The Washington Post editorial page produced a remarkable editorial on Saturday (3/21/09) headlined "Victory in El Salvador." It's not surprising that the Post would try to argue that the victory of left-wing FMLN presidential candidate Mauricio Funes was not another sign that the region's politics are shifting to the left. No, in fact it was a blow to folks like Venezuelan President Hugo Chavez: "El Salvador's election was also a triumph for a system that Mr. Chavez has disregarded: liberal democracy."
The Post didn't elaborate on that idea. They did, unfortunately, attempt to recast U.S. involvement in El Salvador's bloody civil war. The U.S. provided support to the death squad-linked military leaders over the course of the conflict–a war in which the U.S.-backed government and its allies killed 75,000 Salvadorans, mostly civilians.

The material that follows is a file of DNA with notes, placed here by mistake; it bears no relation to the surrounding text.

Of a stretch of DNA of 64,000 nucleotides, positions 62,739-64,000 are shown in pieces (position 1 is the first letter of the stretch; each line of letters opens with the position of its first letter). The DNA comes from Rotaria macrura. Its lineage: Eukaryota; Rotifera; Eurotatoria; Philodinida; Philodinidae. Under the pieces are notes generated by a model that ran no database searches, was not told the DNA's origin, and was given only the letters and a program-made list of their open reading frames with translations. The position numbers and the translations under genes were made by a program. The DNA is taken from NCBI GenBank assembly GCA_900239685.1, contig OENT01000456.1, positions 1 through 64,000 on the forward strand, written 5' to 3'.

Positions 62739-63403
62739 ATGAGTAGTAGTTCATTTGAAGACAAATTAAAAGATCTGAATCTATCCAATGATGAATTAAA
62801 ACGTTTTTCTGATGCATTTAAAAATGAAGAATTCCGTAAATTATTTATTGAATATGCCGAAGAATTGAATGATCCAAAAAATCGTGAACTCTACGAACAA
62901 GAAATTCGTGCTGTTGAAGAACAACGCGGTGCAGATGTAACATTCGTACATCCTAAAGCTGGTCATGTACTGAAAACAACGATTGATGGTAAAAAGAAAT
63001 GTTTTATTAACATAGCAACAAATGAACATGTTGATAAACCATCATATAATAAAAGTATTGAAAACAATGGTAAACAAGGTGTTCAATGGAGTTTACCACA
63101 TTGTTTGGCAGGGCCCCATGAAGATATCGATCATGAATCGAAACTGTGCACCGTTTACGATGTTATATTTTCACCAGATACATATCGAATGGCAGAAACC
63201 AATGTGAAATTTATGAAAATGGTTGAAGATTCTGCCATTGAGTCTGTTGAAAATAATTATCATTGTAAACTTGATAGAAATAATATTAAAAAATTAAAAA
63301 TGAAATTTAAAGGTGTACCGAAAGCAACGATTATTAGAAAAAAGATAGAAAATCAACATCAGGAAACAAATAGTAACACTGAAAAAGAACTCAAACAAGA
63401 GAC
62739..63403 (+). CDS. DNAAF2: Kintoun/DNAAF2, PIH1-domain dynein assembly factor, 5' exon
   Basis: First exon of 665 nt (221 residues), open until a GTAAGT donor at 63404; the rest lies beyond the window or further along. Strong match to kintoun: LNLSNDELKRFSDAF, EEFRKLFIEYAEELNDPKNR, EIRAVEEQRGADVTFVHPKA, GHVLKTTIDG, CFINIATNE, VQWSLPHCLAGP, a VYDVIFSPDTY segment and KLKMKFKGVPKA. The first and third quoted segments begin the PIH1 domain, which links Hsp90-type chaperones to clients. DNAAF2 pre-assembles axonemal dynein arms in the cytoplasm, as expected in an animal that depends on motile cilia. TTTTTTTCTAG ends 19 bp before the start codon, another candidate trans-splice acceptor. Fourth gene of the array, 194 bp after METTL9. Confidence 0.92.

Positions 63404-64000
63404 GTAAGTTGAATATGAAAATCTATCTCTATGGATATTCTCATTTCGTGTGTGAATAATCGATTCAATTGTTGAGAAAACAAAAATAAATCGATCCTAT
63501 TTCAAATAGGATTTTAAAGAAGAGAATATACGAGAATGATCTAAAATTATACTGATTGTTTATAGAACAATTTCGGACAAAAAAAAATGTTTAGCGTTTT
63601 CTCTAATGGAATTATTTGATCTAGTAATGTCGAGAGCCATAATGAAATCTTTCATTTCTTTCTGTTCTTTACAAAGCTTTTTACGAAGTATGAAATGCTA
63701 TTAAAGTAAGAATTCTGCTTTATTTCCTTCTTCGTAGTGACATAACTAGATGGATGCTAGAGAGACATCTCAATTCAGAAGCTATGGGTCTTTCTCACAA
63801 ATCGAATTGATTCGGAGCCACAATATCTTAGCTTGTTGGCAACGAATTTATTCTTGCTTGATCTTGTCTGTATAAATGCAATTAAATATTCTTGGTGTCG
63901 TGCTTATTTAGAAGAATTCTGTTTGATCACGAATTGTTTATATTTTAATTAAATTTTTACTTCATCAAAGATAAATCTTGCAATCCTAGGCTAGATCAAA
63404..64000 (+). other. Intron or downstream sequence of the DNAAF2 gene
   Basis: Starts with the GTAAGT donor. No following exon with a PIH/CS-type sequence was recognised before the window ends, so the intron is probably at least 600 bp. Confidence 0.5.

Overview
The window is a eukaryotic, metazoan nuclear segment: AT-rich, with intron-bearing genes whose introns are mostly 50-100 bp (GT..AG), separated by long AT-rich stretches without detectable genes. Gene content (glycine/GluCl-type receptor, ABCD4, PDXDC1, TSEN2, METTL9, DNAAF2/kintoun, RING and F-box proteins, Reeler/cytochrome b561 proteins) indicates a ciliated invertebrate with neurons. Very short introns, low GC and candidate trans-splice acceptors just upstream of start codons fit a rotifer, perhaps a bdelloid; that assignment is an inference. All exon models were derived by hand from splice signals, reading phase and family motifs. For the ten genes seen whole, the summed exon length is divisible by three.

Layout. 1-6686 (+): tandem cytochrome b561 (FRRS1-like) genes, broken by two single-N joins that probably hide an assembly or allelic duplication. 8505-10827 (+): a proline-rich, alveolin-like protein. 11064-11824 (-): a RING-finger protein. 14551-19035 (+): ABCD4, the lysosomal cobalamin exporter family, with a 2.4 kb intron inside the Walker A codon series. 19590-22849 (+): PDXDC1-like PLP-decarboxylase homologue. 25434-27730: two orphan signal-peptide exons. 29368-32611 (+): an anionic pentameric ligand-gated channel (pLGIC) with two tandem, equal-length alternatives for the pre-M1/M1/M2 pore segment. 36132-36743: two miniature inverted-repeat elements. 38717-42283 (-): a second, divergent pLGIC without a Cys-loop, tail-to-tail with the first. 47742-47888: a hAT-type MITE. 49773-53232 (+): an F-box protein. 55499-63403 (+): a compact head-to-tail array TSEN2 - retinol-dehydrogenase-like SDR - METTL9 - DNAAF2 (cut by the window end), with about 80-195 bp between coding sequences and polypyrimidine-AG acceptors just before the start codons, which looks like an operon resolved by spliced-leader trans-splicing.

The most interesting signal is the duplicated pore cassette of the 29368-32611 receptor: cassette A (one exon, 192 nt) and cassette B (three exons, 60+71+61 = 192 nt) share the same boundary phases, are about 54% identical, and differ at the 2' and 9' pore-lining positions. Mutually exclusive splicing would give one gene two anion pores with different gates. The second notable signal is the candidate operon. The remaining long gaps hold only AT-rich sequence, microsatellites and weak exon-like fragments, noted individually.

Somehow, though, this election was what the U.S. had in mind for El Salvador all along (see bold):
If Mr. Funes as well as the election's losers now respect the rule of law, the result could be the consolidation of the political system the United States was aiming for when it intervened in El Salvador's civil war during the 1980s. At the time, the goal of a successful Salvadoran democracy was dismissed as a mission impossible, just as some now say democracy is unattainable in Iraq and Afghanistan. But the right-wing ARENA party, whose leaders were linked to death squads in the 1980s, proved during the last few years that it could embrace democratic practices. Its presidential candidate, Rodrigo Avila, acknowledged his defeat on election night.
Official U.S. policy towards El Salvador was based on a paranoid anti-Communism that insisted on supporting any government threatened by left-wing guerrillas, no matter its record of brutality. To suggest the goal was merely the "consolidation of the political system"–the mind reels.
The Post closes by saying the Funes government "has the potential to complete a victory for Latin American democracy–and U.S. foreign policy."